I just want to get back to Anja's vulture pics.
IMHO they are all Afr White-backed Vultures.
As we all know, distinguishing AWV from Cape Griffon is difficult. Size is a good feature but only to the experienced observer, or when a direct comparison can be made.
Below follow some features which I use to help me identify the standing bird:
The adult CG's yellow eye and the adult AWV's white rump are about the only clinchers - that is if you manage to see them...
...The colour of the bare skin patches at the base of the neck is not a good diagnostic feature, and can be blue in both CG and AWV.
Thanks for that TG. This is just about verbatim my feeling regarding the ID difficulties these two birds present.
Furthermore TG wrote:
The statement in the SASOL Birds of SA field guide indicating that the bare patches of blue skin at the base of the neck in the adult CG are diagnostic, is incorrect.
I have wondered about that bit as none of the other fieldguides or Roberts VII says different - they just omit to commit! (Refuting mistakes in other fieldguides, on the other hand, is not their function
To add another factor that further confuses the issue - in a feature article Refining our vulture culture
published April 2004 in Science in Africa, the Vulture Man, dr Gerhard Verdoorn wrote:
Three other griffon vultures are found in Africa - the Eurasian Griffon Gyps fulvus, Rüppell's Griffon Gyps rueppellii, and the African White-backed Griffon Gyps africanus. These griffon vultures are very closely related to each other and interbreeding between Rüppell's Griffon and the Cape Griffon has been recorded in South Africa. There is strong phylogenetic evidence that Cape Griffons have interbred with African White-backed Griffons in Namibia.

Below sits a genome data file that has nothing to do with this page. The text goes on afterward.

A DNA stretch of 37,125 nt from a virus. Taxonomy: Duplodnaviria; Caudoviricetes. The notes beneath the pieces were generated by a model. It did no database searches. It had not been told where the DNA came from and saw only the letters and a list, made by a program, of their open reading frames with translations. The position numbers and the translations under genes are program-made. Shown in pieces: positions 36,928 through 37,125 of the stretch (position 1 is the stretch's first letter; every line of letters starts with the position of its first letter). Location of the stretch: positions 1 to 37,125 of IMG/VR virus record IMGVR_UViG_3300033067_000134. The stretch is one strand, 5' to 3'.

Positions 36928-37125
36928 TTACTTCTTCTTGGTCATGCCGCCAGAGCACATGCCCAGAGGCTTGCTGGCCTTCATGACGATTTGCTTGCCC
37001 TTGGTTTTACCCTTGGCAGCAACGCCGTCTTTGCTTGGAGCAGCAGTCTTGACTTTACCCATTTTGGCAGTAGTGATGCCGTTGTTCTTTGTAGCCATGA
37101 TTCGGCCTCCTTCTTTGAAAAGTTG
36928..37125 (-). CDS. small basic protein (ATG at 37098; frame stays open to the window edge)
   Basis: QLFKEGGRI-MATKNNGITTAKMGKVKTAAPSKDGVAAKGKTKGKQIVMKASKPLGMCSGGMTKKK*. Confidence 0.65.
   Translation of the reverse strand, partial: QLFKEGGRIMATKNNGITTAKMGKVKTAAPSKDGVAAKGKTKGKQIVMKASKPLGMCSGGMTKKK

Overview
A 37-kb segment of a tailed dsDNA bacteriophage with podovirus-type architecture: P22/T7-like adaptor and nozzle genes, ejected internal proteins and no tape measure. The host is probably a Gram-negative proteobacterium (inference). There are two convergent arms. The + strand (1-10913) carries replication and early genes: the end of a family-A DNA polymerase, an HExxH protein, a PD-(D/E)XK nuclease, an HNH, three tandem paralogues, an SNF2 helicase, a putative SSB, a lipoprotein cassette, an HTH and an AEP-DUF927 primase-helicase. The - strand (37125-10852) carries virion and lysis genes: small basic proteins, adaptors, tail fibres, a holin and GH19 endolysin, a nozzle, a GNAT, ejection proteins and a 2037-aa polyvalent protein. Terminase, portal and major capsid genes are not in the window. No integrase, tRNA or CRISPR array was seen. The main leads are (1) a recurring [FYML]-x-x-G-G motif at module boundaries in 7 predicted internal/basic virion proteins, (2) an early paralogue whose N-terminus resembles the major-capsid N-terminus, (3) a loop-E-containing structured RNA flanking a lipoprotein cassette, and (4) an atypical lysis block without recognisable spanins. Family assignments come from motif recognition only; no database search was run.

This gives credence to the suggestion that ID of these birds should be kept simple and along the (fool)proven
methodologies. Once one gets too sophisticated too soon you are bound to make mistakes.
Unless you are a subject expert, the only ID-features you should consider are as per an earlier post:
Number 1 (best feature by FAR) - dark-eyed birds are WB while golden-eyed ones are Cape.
Number 2 - Where this can be seen, a white rump = WB; uniform-coloured rump and back (pale brown) = Cape
I hesitate with Number 3 - Uniformly brown flight feathers = WB; spotted upper-wing coverts (black, ad.; white, juv) = Cape. My hesitation is due to this being a much simplified "rule" and if the (even experienced) observer is not careful, it too can lead to confusion.
As TG wrote:
correctly aging a bird is important in this regard.
When it comes to using the plumage coloration of these birds as an ID-feature: if you do not understand or know the stages they go through as they age, rather leave it alone.
All other differences often stated (differences in size, downiness and length of neck, length, thickness and colour of neck, colours of the crop patch or the "robot" patches) are too subjective and prone to variation that I do not subscribe to using it.
This is the guideline as I employ it in my own birding of vultures. I am chuffed to find other more experienced birders enjoying much higher regard suggesting the same rules for safe and sure identification of these birds.